This is a great victory for Mrs. Hurley-Richards, Mr. Silberman was a cunning man who slowly eroded the rights of educators in Fayette County Public Schools. Those of us who knew him were aware that he cared first about making a name for himself.

There is justice.

Anonymous said...

I'm so pleased for Rosalind. If only Peggy had fared as well.....

Anonymous said...

There was an attempt during the Silberman regime to create a certain type of educator.

This was an educator who, by adopting the model "It's about kids," would do absolutely nothing that could be interpreted as harming a child. This meant teachers gave away grades, teachers were afraid to give negative feedback to parents, and there was to be no discipline that could be interepreted as rough or punitive.

The fact that educator Mrs. Hurley-Richards won her Kentucky Supreme Court case against Fayette County Public Schools speaks volumes. This ruling is, on a certain level, a final repudiation of the Silberman way of doing things. Most telling is the lack of media coverage the story received. We know it will not be discussed on the Pritchard Blog. Will Jim Warren overlook it, too? There are many who will protect both Mr. Silberman's image and legacy.

Kentucky educators have learned a good deal about what "conduct unbecoming a teacher" means. On a deeeper level, though, we now know the meaning of "conduct unbecoming a superintendent."

I suspect I am not the only one smiling this morning.

Sic semper tyrannis

Anonymous said...

If only more people were in a position to fight all the wrong that Stu Silberman has done in FCPS.

Anonymous said...

I agree with the last reader. Dr. Silberman was a power hungry, ruthless, self promoter.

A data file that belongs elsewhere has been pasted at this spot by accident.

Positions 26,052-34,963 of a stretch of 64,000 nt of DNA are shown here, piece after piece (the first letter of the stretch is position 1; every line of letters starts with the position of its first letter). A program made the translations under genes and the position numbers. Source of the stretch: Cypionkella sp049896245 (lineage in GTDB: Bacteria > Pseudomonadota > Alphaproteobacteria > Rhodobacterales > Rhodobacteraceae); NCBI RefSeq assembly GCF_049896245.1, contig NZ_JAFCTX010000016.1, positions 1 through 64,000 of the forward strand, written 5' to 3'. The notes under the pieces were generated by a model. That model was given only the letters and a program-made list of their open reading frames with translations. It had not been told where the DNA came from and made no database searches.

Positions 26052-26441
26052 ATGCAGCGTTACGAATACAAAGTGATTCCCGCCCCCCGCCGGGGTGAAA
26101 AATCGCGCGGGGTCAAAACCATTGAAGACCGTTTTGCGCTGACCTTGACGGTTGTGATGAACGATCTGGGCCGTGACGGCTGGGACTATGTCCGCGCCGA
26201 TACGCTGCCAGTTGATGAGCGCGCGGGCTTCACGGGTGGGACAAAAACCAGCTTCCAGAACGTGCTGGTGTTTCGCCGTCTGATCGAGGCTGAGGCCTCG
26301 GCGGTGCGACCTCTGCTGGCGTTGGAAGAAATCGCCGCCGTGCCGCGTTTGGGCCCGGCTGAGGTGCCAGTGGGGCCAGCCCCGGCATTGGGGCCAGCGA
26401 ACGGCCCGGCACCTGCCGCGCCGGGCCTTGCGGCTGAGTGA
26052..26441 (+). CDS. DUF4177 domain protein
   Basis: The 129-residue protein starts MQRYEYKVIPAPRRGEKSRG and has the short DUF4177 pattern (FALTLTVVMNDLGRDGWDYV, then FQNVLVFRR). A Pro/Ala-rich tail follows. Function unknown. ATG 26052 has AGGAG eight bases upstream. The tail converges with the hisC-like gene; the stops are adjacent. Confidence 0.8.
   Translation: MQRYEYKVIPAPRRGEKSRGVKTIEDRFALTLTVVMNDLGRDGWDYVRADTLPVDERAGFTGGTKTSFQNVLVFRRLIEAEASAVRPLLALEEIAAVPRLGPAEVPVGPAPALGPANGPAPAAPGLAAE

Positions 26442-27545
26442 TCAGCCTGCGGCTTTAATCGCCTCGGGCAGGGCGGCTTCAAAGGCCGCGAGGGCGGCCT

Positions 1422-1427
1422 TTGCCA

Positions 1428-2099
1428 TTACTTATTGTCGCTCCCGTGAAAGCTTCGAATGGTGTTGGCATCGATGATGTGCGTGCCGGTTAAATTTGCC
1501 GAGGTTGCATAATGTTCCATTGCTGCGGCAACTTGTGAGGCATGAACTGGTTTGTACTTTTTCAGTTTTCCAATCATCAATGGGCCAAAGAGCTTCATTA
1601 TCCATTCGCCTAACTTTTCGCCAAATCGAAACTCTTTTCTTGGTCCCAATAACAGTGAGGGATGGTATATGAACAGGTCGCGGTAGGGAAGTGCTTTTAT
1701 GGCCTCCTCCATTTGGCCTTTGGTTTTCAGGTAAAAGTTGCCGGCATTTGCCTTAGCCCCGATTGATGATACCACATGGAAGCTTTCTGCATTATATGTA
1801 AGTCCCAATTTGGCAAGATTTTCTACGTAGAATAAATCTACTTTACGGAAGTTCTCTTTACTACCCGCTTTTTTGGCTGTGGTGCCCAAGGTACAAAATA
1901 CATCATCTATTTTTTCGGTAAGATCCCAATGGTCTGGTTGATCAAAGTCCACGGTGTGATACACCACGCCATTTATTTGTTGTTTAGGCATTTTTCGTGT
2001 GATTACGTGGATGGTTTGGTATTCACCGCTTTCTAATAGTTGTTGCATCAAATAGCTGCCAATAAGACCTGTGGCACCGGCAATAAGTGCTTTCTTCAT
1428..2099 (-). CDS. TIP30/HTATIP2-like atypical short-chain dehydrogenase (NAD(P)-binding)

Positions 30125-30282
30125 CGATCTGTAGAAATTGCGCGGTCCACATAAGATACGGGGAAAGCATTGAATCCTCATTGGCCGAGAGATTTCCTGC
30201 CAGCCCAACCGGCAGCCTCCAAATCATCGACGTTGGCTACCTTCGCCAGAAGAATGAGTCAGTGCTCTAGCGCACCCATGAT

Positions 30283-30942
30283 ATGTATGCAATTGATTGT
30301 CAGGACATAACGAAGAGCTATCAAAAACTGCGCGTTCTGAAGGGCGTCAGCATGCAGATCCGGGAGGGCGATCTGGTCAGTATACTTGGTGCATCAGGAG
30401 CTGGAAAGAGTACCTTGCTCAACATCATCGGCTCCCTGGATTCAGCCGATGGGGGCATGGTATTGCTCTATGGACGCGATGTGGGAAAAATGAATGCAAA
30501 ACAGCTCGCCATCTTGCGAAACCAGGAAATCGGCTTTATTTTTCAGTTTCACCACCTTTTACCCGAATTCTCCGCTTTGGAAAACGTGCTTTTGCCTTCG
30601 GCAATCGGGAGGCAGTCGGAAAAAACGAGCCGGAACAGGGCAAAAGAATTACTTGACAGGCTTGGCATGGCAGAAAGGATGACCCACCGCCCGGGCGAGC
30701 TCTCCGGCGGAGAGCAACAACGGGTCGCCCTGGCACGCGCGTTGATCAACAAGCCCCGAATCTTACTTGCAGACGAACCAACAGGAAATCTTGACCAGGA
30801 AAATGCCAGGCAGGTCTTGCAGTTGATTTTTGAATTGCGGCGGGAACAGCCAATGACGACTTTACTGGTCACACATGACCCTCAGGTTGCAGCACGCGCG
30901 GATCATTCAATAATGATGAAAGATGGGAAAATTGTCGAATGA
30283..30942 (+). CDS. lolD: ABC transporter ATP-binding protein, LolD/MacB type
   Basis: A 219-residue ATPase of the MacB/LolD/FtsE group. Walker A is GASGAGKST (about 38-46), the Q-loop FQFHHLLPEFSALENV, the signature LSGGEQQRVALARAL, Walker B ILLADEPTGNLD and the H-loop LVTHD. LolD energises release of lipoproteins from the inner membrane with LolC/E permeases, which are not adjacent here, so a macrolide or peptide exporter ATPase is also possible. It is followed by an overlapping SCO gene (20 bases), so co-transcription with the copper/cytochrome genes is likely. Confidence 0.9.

Sensing that a weary Fayette County Board of Education was over superintendents who would left too soon or those who would not propose radical changes to placate a public that didn't understand why student achievement was lacking, he came in as the "savior" and placed FCPS on the course it follows today: "Test preparation." Adopting the attitude that the "teacher was the problem," he emasculated the teaching staff while telling the parents their kids came first. The teachers were always wrong in cases involving student discipline. (And so were security staff, too. Remember the Dunbar incident?)

T'm pleased Rosalind was exonerated. My only question: What about all those who left quietly, without a fight? What about all the lives Mr. Silberman destroyed?

Anonymous said...

I heard he kicked a stray dog, fell asleep for three minutes one time during the preacher's sermon and turned in a Goodwill donation list for his taxes that included two pairs of slacks that he never really donated!

Anonymous said...

By the way, the story broke on NPR today. They mentioned Rosalind by name, but failed to mention Silberman, the man who got her in this mess.

Anonymous said...

Hating to take the other side, but on this one, I was there and watched her choke the child. It was an awful scene.

Richard Day said...

May 1, 2013 at 12:18 PM: Perhaps the major weakness of this blog is that folks are free to post anonymously. It is a blessing and a curse.

But in this case, where an anonymous post makes a specific claim against another individual, readers must be skeptical about the true identity of the commenter.

Since there were only a very small number of individuals present during the event, it's not too difficult to verify. But it would help readers if you would be so kind as to repost your comment using your name. That way readers could better determine if you are who you say you are, and whether to believe the comment.